There is a question of glamorising violence and it’s true that the scenes in which people are killed are impactful and affecting, that’s a great feat don’t you think? In a film context where sometimes hundreds of faceless people are killed for entertainment.
In Joker every death counts, you feel them all and there are relatively few by comparison to other films: 3 on the subway, 1 in Flecks apartment 1 in the hospital and the Police kill a rioter accidentally while chasing Fleck, while a rioter kills Thomas Wayne and his wife. That makes 8 followed by the culminating and most shocking at the close of the movie, so 9 deaths in total maybe 10 (it’s unclear if Fleck has killed his interviewer in the final scene but its implied).
“I used to think that my life was a tragedy, but now I realize, it’s a comedy.”
These 9 deaths to my mind were disturbing and Fleck responsible for 5/6 lacks agency, one of the key differences of the portrayal by Heath Ledger’s Joker is the idea of agency, Ledger’s Joker has it, he is in control, an expert at planning and at improvisation he directs things and intervenes purposefully. By comparison Joaquin Phoenix’s Joker is reacting, pressured and often inarticulate; there are no great one liners, the argument at the end of the film is not triumphant but desperate.
Phoenix’s Joker is no superman or ubermench he is a tragic figure bristling with the pain inflicted by a laughing, jeering mob. In each instance his aggression represents letting go of what he actually wants to achieve, to ‘spread happiness and joy’, this naïve motivation meets the cynical grind of the media bear pit and is part of why he’s mocked in the first place.
Piteous & Sympathetic
Further to this we might look to the figure of Fleck himself, he is a malnourished and fractured man, largely friendless and terribly put upon, when he assumes the guise of Joker it’s as an appropriation of Murray Franklin’s (De Niro’s) wounding insult which robs him of the escapism that the show had offered him; Fleck is hardly a figure of aspiration.
The second attack on Fleck is also at the centre of concerns and disapproval. It’s worth considering it in the context of other films; It shows us three men, suited, who are later described as Wall street guys, they work for Thomas Wayne.
Upon entering the subway they first concentrate their attention on a young woman who attempts to ignore their misogynistic jeering and insults, this prompts them to throw some of their food at her and Fleck, in full clown make up nervously laughs (a result of a head injury obtained in childhood) this draws their attention and as the woman rushes away they mock, then attack Fleck who is beaten to the ground.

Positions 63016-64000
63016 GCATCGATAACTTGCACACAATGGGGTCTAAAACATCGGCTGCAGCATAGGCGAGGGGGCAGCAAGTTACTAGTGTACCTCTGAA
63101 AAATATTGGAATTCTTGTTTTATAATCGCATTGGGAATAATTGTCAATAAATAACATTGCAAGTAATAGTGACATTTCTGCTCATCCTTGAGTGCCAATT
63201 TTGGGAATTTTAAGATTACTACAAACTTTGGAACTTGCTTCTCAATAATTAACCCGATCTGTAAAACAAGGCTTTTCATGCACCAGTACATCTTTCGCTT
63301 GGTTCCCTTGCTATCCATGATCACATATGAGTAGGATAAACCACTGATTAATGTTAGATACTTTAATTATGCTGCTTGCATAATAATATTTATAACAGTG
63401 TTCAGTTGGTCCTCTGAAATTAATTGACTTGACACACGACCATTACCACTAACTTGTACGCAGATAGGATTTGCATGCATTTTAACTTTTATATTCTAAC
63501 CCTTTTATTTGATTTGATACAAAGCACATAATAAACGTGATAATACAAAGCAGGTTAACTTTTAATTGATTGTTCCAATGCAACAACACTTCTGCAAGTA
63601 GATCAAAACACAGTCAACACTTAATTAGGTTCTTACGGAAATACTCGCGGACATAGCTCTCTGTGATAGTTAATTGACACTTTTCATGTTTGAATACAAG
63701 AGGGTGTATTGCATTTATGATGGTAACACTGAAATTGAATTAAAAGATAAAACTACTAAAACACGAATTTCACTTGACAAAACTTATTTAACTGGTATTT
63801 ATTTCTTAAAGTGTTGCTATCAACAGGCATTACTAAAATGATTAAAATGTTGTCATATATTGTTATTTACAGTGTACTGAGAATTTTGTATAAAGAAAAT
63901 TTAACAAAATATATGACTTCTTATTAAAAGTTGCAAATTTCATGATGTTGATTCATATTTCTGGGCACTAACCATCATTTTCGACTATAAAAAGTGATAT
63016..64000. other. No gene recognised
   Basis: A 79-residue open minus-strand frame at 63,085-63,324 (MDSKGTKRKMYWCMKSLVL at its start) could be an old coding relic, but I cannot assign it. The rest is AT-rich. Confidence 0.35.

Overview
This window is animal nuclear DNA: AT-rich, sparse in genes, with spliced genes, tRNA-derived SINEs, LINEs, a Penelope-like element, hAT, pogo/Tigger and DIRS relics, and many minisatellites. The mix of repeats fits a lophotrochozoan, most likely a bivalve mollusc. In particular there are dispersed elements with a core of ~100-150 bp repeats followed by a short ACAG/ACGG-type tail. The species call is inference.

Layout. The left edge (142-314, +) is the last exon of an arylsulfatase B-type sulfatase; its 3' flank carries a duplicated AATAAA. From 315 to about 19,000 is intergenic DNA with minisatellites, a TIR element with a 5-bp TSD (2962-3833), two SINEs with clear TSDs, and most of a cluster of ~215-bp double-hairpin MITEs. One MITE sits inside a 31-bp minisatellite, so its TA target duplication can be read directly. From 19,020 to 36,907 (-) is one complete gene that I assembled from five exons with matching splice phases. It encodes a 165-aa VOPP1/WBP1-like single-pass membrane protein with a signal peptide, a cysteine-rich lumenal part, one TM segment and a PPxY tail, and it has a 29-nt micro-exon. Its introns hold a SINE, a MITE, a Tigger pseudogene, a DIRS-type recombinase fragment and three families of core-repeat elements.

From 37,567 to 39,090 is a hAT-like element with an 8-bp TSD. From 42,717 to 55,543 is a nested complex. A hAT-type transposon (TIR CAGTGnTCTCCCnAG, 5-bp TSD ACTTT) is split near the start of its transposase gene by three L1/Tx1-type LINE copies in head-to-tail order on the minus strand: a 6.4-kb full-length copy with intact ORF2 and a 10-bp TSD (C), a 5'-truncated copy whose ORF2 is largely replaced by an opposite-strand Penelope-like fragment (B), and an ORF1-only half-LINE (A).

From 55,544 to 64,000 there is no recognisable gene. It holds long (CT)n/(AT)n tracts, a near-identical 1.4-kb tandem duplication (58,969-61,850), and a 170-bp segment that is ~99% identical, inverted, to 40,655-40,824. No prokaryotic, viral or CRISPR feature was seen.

In the struggle he draws the gun that has been foisted on him by a co-worker and shoots two of the three dead, pursuing his last attacker off the train and killing him as he tries to escape.
Mark Kermode has made links with Taxi Driver (1976) and Death Wish (1974) but again here he is only partly right, both Kermode’s examples include intent from the protagonist and both entail planning and premeditation in the violence that proceeds. Travis Bickle trains ceaselessly and obsesses about the city he lives in, planning and finally attacking the pimp who is exploiting a young girl he pities.
Paul Kersey of Death Wish is a liberal architect who is prompted to take revenge by the killing of his wife and rape of his daughter; he goes to Texas to train, and eschew his liberality before planning, practising and finally taking his revenge on street thugs (aided by a policeman).
Here Fleck is entirely different apart from his targets being diametrically opposite to Bickle’s and Kersey’s he does not plan anything, or pursue anything. Fleck gets no distance from the events that assail him. Fleck reacts, responds to: the attacks, to the truth (his mother’s neglect and lies), to the visit from co-workers which is actually an attempt by the man who gave him the gun to ascertain if he has been implicated by Fleck. Finally he responds to the sour request for him to be on the Murray Franklin Show where he acts out his own suicide in preparation.
Building on Potential